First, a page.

• The existing, mangled and stifling management architecture has to be dismantled. This is long overdue. The government must seize the moment and place trust and faith in museums by devolving power
  • PPP:-
    • Government museums are able now to explore public-private partnerships which often work extremely well to raise the quality of output, transparency and accountability, and contribute significantly to the income that a museum is able to generate on its own
  • Experts recommend building larger cadres of art historians, conservators and archaeologists to man important sites and museums to safeguard and maintain heritage.

General Studies – 2

Topic: Welfare schemes for vulnerable sections of the population by the Centre and States and the performance of these schemes

3) Critically evaluate the performance of the Pradhan Mantri Jan-Dhan Yojana (PMJDY). (200 Words)

Business Standard

Pradhan Mantri Jan-Dhan Yojana (PMJDY) 

  • is National Mission for Financial Inclusion to ensure access to financial services, namely, Banking/ Savings & Deposit Accounts, Remittance, Credit, Insurance, Pension in an affordable manner


  • The PMJDY has dramatically changed the basic framework of financial inclusion in India. For long, progress in inclusion has been measured by the number of no-frills or basic savings bank accounts and the number of branchless outlets in villages. This has been changed.
  • Now has moved beyond the provision of simple no-frills accounts to meeting overall financial needs of the poor, linking government benefits, overdraft facility and insurance and pension to these savings accounts.
  • PMJDY Mission Directorate has progressed from monitoring only the number of accounts to tracking a number of indicators such as Aadhaar seeding, provision of RuPay cards, usage of overdraft facility, payment of Bank Mitra remuneration, etc, and transaction readiness of Bank Mitras.
  • There is transparency With state- and district-level data available on the PMJDY website and with a geographic information system (GIS) locator available online for banking services, it is much easier for any independent analyst to cross-verify the basic existence of a BC agent.
  • The massive campaign around PMJDY led to a surge in awareness, and for the first time in decades, bank officials, who would pursue people to open accounts to meet their mandated targets, reported being pushed by customers themselves.
  • The scheme entered the Guinness Book of Records by setting a new record for “Highest Number of bank accounts opened in a week”
  • will rescue villagers from the clutches of evil money lenders.
  • Could boost household savings rate similar to Bank Nationalization in 1960s.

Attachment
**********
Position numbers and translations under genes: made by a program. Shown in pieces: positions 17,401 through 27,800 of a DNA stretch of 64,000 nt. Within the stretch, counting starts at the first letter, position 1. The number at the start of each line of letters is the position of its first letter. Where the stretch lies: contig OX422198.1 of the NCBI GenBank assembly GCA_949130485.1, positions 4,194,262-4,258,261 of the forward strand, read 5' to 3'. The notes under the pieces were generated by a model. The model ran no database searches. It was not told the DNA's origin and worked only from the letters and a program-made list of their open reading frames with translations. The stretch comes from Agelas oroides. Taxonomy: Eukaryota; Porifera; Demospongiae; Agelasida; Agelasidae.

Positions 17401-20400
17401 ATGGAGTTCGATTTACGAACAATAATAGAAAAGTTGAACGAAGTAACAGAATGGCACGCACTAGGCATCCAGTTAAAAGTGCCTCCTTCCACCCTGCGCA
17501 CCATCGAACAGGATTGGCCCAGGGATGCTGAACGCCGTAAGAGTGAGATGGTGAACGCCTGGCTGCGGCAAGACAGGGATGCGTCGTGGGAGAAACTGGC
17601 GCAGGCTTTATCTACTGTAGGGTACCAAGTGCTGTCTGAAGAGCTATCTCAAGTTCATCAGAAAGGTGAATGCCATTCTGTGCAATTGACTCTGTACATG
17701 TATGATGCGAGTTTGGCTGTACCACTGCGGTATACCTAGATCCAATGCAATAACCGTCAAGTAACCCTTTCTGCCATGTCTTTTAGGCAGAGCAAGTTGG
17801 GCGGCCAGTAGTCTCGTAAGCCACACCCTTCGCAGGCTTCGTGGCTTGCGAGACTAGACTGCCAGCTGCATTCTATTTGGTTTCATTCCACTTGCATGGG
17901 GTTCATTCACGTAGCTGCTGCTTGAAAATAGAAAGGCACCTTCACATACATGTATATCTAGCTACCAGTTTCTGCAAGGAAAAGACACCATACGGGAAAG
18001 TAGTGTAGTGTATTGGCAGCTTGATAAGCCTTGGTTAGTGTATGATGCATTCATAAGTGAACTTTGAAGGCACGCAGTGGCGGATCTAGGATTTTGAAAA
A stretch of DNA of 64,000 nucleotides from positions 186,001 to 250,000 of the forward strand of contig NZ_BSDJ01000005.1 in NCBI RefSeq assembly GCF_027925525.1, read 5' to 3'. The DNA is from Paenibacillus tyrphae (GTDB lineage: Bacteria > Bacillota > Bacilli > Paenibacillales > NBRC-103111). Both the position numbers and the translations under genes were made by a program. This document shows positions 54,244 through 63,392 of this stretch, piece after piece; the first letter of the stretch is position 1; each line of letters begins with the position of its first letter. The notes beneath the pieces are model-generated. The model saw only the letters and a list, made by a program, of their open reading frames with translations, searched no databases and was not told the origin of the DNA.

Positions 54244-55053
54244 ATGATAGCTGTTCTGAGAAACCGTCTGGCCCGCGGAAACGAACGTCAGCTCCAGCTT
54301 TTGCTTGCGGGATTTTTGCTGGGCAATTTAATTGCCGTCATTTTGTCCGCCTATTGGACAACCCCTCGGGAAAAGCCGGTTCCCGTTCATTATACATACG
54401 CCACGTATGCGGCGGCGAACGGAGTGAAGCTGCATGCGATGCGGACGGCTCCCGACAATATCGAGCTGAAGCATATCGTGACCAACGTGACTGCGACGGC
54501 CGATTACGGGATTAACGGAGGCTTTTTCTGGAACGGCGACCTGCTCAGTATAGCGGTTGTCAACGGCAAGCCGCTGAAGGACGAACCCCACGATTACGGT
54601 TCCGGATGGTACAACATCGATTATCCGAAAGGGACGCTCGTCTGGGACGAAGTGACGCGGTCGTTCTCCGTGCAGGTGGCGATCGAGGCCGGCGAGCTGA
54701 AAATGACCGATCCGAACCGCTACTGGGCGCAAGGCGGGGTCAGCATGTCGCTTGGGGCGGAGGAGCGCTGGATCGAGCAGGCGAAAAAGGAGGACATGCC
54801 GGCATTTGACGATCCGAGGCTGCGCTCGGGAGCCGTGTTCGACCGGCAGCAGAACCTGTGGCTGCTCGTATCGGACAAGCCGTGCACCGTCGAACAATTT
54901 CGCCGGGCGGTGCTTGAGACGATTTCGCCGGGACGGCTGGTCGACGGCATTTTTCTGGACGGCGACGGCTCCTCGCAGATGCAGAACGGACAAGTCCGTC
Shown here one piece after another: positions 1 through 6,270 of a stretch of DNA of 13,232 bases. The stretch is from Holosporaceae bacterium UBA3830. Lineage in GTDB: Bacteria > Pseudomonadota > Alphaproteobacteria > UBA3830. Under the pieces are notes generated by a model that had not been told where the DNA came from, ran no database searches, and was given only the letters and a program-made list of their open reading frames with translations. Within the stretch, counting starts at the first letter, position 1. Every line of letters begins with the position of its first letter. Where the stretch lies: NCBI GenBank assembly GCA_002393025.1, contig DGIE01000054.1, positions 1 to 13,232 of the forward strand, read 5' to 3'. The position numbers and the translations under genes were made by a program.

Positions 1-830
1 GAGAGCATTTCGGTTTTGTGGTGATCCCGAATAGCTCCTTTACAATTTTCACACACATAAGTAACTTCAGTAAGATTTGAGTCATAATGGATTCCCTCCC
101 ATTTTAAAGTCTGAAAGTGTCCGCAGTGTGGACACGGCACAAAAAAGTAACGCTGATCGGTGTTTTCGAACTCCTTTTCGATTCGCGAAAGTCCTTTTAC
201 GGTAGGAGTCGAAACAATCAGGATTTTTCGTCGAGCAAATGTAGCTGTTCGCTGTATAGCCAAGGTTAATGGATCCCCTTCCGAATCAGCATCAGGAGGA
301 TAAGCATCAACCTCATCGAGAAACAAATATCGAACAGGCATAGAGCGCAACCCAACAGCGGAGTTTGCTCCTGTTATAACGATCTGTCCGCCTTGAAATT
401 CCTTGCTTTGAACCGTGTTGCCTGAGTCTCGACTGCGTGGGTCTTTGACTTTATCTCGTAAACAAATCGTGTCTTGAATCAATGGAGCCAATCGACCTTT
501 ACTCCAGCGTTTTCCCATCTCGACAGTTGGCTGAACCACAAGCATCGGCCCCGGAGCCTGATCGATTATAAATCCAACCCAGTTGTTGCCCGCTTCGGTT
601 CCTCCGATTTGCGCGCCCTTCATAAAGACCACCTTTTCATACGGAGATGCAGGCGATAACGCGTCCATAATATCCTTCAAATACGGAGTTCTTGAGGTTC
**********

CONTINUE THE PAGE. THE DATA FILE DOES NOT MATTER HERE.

• Direct Benefit transfer (DBT) money will flow into those accounts .Thus savings will turn into capital. Subsidy leakage will decline.
  • Will increase Insurance penetration.
  • Overdraft only after monitoring performance is a win win situation.Rare chances of NPA/defaults.


  • The scheme was actually intended to encourage the unbanked sector of the country to use bank accounts for cash transactions. This objective has completely failed.
    • Based on the records from PMJDY website, out of 7.5 Crore accounts opened so far around 48 crore accounts have zero balance. This amounts to around 75% of the total accounts opened.
    • Given the fact that banks have to incur costs to maintain accounts, more than 75% inoperative or zero balance accounts are a huge liability for the banks. It will further add up to the already existing problem of dormant accounts. 
    • the drive is being used to gain political advantage by using PSU banks.
    • Regional rural banks have opened around 1.2 crore and private banks have achieved just around 20 lakh accounts. Of the PSUs, SBI has opened 1.2 Crore accounts followed by Bank of Baroda with around 39 Lakh. The irony is that 91% of these accounts are devoid of any cash balance.
  • The banks were pressed to meet the target, thereby making them offer accounts to anyone no matter whether they fulfil the minimum KYC requirements.
  • Most of the features of the scheme are ambiguous. The promised overdraft facility has been left to the decision of the banks concerned.  Banks will avoid getting into this fearing NPAs.
  • Though a lot more remains to be monitored – for example, the number of transactions at the agent and account level, connectivity issues at the BC outlet, customer care and grievance redressal 
  • Multiple accounts to get more insurance
    • Jan Dhan scheme gives Rs. 1 lakh insurance on each account.